We Are Not Counting Every Vote

Four sets of alternating red-and-blue tally marks, with two ballots forming an "X" through the last set of tallies

There is a saying among recount lawyers that “every ballot tells a story.” While most voting rights lawyers focus first on voter registration and the voting process, recount lawyers begin their work by looking at the ballots rejected by the vote counting process and try to unravel the stories behind them.

When you approach the voting process in this way — by first looking at what votes are left uncounted — a very different picture emerges of how voters are disenfranchised. Put simply, we have an epidemic of uncounted ballots. In every election, hundreds of thousands of voters nationwide are given the right to vote but not the right to have their vote counted. This creates a dangerous illusion of democracy. Like the crosswalk button a pedestrian presses that doesn’t actually affect the timing of the light changing, our voting laws have created an illusion for many voters that their votes are counting towards the outcome of elections.

In 2018, for example, 68,000 eligible voters nationwide had their mail-in ballots discarded because an election official, likely with no training, concluded that the voter’s signature on the ballot return envelope did not match the voter signature on file. Another 56,000 voters had their votes discarded because they simply forgot to sign the ballot return envelope. Many of these voters were never told that their vote did not count or given an opportunity to dispute the rejection or cure it.

Rejections of mail ballots are not the only way voters are silently disenfranchised. Another is through the use and misuse of provisional ballots. Provisional ballots were put into law as part of the 2002 Help America Vote Act. The idea was to provide a safety net for individuals who show up to vote but do not appear in the poll books. The law mandates that those individuals be given the right to vote a provisional ballot so that election officials can spend the time after election day to determine if the vote should count. In practice, many states have turned this safety net into a trap that results in lawful voters having their ballots discarded.

In 2018, more than 1.8 million voters were told by their election officials to cast a provisional ballot. Of those, nearly 385,000 voters ended up casting a ballot that never counted. The reasons for these rejections can be complex, but one big reason stands out. In 27 states, if an otherwise eligible registered voter shows up at the wrong polling location, she is given a provisional ballot that is then automatically rejected. In 2018, 24% of rejected provisional ballots were cast by voters who were properly registered in the state but attempted to vote in the wrong place. The result is that more than 92,000 otherwise lawful voters were given the illusion of democracy but had their ballots rejected, even for the portion of their ballots cast for statewide offices for which they were unquestionably eligible to vote.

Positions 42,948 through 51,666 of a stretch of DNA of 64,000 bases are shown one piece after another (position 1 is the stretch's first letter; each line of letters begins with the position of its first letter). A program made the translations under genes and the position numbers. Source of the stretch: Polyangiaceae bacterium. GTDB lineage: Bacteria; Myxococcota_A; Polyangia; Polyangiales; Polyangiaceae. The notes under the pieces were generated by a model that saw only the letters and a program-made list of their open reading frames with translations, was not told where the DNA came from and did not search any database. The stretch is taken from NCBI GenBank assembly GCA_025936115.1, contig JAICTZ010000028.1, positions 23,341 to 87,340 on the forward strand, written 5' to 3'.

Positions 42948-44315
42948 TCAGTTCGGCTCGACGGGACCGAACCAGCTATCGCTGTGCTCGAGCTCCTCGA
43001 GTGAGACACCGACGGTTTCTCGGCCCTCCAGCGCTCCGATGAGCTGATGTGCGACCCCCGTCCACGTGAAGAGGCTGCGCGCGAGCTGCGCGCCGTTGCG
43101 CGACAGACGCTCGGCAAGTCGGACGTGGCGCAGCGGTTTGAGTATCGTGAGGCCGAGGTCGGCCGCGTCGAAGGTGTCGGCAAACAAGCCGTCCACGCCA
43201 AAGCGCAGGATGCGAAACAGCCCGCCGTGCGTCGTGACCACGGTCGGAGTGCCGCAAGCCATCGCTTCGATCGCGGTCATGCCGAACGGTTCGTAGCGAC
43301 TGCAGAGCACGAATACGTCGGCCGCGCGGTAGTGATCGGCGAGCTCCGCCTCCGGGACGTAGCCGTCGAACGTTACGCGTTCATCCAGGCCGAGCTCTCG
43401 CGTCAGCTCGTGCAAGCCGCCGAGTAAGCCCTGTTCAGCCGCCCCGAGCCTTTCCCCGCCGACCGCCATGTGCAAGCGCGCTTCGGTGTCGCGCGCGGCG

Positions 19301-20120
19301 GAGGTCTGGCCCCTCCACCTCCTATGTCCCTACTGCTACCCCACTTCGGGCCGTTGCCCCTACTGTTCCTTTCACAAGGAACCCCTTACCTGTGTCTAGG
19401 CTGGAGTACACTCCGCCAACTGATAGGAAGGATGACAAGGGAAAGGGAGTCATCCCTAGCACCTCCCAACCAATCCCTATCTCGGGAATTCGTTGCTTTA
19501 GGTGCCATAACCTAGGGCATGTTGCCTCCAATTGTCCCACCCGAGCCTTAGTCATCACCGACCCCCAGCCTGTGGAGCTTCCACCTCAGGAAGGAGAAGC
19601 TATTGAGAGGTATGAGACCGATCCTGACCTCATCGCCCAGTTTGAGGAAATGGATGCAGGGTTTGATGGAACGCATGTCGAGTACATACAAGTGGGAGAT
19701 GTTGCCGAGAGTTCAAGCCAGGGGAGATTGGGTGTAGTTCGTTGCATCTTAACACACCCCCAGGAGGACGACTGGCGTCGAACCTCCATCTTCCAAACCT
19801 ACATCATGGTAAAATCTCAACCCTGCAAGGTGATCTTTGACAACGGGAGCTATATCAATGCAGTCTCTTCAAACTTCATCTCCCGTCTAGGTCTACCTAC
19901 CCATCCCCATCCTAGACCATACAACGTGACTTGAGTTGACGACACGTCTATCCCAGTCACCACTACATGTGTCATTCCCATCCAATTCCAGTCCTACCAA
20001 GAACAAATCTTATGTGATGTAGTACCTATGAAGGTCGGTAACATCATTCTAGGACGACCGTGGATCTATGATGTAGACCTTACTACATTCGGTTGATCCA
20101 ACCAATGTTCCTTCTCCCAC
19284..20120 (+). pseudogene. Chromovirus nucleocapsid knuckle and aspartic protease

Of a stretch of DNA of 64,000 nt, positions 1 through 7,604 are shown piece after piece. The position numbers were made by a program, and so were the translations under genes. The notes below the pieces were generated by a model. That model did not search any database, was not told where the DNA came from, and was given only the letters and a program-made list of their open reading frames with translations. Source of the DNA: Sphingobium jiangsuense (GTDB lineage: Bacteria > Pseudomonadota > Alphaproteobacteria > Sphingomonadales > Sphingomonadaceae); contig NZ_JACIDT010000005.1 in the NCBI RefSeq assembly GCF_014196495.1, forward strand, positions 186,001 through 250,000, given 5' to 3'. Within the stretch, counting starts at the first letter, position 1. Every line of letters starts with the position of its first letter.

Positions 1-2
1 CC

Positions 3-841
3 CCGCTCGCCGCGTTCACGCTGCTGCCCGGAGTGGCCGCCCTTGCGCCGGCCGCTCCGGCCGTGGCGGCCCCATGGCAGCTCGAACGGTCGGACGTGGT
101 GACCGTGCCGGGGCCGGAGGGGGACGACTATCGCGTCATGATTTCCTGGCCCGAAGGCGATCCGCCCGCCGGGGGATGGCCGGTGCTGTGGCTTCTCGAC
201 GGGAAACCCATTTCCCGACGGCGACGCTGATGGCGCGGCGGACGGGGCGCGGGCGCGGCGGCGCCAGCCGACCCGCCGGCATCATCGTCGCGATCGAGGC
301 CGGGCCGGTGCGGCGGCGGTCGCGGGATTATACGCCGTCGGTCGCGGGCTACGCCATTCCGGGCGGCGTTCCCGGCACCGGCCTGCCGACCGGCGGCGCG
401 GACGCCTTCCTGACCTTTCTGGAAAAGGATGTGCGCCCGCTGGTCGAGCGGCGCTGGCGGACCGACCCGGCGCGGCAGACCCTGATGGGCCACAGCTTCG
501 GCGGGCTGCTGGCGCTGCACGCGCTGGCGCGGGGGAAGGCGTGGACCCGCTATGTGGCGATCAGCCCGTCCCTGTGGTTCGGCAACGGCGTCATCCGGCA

Any election official will tell you that voting is messy. Voters often sign their name differently when they are in a hurry, or their signature changes as they age or their medical condition changes. Sometimes voters get confused and forget that they vote at the local high school and not the closer middle school, or only have time enough on their lunch hour to vote at the polling location near their work rather than the one near their home.

Unlike improper voter registration purges, there is no public outrage for the victims of faulty signature matching or out-of-precinct voters whose ballots are discarded. Yet these are election administration issues that are easily fixed ― if states want to fix them.

After its signature matching and cure process was successfully challenged in court, Florida revamped its law to ensure voters received notice of a problem with their signature by email, text or phone, and then had an extended period during which the voter could cure the ballot flagged for signature mismatch. The state also mandated formal signature matching training for election workers and made clear that all determinations of a signature mismatch be made by majority vote of the canvassing board and must be beyond a reasonable doubt. Though far from perfect, Florida’s new process is a good step in the right direction.

The fix for out-of-precinct voters is even simpler — permit a ballot cast in the wrong precinct to count for any statewide election. A state could permit more — such as allowing the ballot to count for other races for which that voter was eligible to vote — but there is no reason why the ballot should not count for president, U.S. Senate or other statewide offices. This is the rule in many states, but it should be the rule in all states.

These common-sense solutions will enfranchise thousands of lawful voters, improve the accuracy of our elections and reduce the need for costly post-election recounts — because fewer ballots will have a story that needs to be told.